Saturday, September 25, 2010

Raising a Roof

My first task is done! And just in time too, Since I'm going to Alaska here in a few days! There were a few delays, mainly weather related, but my Dad and I managed to completely strip off and then replace the roof on our garage that my grandfather built. I'll just give you a before-and-after shot here so that those of you not interested in reading through the process can appreciate the work without having to hear all the hoobajoob:


So! A long, arduous process was begun on the 13th of September. The roof was in shambles. The roof covered both the garage and a small 24'x12'  section behind the garage. It looks something like this:

 I imagine the shelter was there originally to park another car or something, but it had, through the years, just become another junk pile behind the garage, though this one had cover, so it had all the junk that somebody wanted to keep out of the rain. Which didn't work, as it turns out, because the stupid thing leaked like a sieve. The garage roof shelters a number of things; originally for someone's car and some tools, however it has now become a Cat hospice. Here is a video of my mom:


Anyway, the leaky roof needed to go. It was old and had holes in it. The Cats were getting wet :-( . It was made out of nothing but plywood, which had deteriorated, and asphalt roofing rolls. The cheap stuff. There was something like 3 or 4 layers of the stuff in some places, because when there started to be leaks, Grandpa would simply roll out another layer!

Also, if you take a look at the following picture, you'll notice that the slats supporting the roof in the garage are uneven:
Garage rafters AFTER a full day of cross-bracing with custom cuts for stability
The uneven rafters are a result of the fact that the plywood Grandpa used for the garage roof was a size that was inconvenient for the structure he built. Solution? PUT ANOTHER RAFTER WHERE THE EDGE OF THE PLYWOOD WOULD LAY! This is consistent with what we found with the rest of the structure: it was all SOLID, but nothing was built to any standard or code.

We had two options: adapt any new construction to the existing garage, or tear it all down and start anew. I'm not sure which would have been easier, but we decided to keep the existing garage and adapt new construction.

The biggest hurdle I personally had with this whole project, is that I kept expecting things to be square. Nothing was. The construction was basically based around 8 railroad ties placed in the ground in a L  pattern that outlined the garage and back shelter. It was frustratingly non-square. Which is fun when you're using, you know, rectangular materials that are made to be square (hip to be square?).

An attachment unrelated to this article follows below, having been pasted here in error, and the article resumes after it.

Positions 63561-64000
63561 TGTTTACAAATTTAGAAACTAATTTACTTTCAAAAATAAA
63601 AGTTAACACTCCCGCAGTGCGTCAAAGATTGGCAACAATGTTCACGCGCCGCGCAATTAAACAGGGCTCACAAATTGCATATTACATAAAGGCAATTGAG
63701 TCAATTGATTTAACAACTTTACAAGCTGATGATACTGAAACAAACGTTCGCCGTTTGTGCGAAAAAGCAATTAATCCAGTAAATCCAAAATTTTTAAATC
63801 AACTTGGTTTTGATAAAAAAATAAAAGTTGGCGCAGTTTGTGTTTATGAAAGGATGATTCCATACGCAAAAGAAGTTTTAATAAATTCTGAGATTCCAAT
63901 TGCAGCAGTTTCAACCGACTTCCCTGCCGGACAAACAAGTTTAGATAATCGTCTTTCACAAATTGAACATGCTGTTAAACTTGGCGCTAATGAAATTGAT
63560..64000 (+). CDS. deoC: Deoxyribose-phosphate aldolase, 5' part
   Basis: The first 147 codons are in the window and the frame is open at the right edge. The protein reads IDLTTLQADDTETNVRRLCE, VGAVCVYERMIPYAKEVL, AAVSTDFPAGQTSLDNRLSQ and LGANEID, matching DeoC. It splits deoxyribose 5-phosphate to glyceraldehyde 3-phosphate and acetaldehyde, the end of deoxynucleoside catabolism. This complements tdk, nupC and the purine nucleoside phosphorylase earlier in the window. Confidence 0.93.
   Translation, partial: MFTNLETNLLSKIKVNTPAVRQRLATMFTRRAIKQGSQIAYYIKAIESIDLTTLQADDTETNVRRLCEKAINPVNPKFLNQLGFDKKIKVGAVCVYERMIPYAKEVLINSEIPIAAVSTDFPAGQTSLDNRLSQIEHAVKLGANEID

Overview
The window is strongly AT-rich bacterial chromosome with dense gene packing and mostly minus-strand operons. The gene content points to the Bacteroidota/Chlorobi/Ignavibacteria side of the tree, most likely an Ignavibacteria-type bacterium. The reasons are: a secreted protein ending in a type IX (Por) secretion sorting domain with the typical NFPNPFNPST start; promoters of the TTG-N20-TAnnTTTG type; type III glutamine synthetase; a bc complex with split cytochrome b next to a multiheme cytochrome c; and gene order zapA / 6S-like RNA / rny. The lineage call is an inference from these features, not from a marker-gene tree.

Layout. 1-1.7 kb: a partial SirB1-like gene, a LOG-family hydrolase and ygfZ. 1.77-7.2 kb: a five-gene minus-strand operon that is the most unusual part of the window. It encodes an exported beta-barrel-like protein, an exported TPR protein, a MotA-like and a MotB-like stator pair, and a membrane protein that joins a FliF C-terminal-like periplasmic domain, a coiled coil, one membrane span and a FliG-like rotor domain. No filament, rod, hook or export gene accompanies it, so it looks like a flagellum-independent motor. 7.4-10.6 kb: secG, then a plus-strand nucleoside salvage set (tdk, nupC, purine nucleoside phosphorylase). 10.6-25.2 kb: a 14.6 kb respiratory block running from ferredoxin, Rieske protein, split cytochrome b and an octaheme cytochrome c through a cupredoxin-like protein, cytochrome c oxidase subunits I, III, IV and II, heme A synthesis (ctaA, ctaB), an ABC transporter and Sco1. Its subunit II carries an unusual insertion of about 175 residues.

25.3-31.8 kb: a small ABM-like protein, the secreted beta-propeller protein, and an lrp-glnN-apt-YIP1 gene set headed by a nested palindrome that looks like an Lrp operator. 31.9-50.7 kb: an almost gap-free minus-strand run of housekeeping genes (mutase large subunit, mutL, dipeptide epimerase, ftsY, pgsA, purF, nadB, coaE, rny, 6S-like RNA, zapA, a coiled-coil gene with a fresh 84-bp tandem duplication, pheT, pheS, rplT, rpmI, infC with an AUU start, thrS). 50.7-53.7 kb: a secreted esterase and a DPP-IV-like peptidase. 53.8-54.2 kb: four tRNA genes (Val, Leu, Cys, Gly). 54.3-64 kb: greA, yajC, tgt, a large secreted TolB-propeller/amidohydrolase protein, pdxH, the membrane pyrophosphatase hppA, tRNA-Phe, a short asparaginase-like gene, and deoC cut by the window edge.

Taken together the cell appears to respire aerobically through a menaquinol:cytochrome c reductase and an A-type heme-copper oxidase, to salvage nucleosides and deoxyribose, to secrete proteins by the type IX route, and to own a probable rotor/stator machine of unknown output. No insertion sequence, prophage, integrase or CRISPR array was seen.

(On a tangent, does anybody else think that Huey Lewis' backup band should have been named the Dewies? Huey Lewis and the Dewies?)

As a result, the cross-bracing we decided was necessary to stabilize the structure, OSB decking, and the actual metal roof that topped it all off had to all be fit in custom proportions.

As you may remember from a previous post, this is also being done so that the shelter behind the garage can be used as a waterproof enclosure to put the goat(s) in during the winter. That is part of another, larger, project that involved moving the cars that were sunk into the dirt behind the garage, tilling the soil to get any farming artifacts from years past out of the ground so the goats don't eat them, and fencing in a 75' x 25' area to house more than the one goat we have. And just cause I know you like looking at the goat (I don't blame you, she IS cute!), here she is again, this time peeking out from her current shelter that will be replaced by what was just roofed:

Now, without further ado, Here is the progression in picture form of the entire process:
The Roof Prime

After the original Shelter was torn down

Re-Framing of the Shelter

Framed shelter, roof off Garage, One car gone!

After 2 days of the most boring thing on this job: cross bracing for stability.

OSB used as Decking, with many Thanks to our right-hand man, Cousin Josh Essinger, who helped us out with just going out and getting us supplies while Dad and I were on the roof all day.

With Roofing felt atop the OSB 
Roof 2.0!
The delays from weather were the two days that we didn't dare get on the roof with 12'x39" metal sheeting in 25-35 MPH winds. On the morning of Friday September 24th, the winds were manageable enough to dare climbing on the roof, so we got up, and the sheets screwed in rather easily. That is, after we realized we got screws that were too short, ran to home depot to exchange some and get longer screws. We were done with the top caps by 5:00 PM, just in time to let the evening wind down, and me to forget to take pictures until about sunset time, which is why the last picture is so blown out with the sun at the edge of the roof.

In the process, however (And Dad tells me this is how it is everywhere), we did excavate quite a few exciting things, what with pulling the 2 cars out from where the goat pen is going to be. Check it:

Yes, I believe that is a shoe. There was more by the time we were done.
And since I know you like it when I end with pictures of cute things, I offer this one:
And now the Portrait:

-Jon E